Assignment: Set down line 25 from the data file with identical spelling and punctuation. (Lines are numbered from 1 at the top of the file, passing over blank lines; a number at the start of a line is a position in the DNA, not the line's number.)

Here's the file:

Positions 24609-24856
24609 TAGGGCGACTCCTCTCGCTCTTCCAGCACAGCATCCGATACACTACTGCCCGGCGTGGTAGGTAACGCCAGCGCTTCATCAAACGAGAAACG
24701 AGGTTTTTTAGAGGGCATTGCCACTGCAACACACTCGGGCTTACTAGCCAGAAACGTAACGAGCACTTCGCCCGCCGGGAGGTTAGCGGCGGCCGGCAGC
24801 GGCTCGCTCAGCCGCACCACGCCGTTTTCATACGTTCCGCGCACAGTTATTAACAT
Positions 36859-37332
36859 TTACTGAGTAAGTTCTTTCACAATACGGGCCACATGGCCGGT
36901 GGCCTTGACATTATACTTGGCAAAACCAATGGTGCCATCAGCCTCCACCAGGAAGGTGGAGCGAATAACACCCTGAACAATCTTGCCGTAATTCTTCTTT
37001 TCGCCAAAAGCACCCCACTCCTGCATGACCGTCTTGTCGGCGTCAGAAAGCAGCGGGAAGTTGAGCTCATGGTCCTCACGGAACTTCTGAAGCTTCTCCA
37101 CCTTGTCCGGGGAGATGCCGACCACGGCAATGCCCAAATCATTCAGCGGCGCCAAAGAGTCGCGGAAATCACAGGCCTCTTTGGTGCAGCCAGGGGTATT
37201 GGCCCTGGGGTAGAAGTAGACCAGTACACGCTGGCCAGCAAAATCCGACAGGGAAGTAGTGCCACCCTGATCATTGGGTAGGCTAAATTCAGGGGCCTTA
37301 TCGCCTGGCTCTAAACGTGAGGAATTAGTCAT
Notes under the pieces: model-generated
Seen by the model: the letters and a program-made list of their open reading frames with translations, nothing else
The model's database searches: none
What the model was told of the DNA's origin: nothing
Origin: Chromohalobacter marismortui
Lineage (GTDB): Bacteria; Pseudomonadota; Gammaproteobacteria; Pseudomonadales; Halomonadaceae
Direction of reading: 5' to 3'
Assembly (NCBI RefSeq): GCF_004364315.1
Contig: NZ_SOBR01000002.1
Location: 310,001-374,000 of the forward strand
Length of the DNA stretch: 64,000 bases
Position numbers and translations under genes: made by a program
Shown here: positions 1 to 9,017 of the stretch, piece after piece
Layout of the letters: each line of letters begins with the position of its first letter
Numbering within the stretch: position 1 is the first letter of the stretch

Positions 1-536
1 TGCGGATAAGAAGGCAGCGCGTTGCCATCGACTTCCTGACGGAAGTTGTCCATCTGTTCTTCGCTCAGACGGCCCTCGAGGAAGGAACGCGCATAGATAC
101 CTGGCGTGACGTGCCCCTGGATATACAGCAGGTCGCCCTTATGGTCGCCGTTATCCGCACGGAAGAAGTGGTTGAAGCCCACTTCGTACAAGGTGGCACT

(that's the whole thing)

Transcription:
Layout of the letters: each line of letters begins with the position of its first letter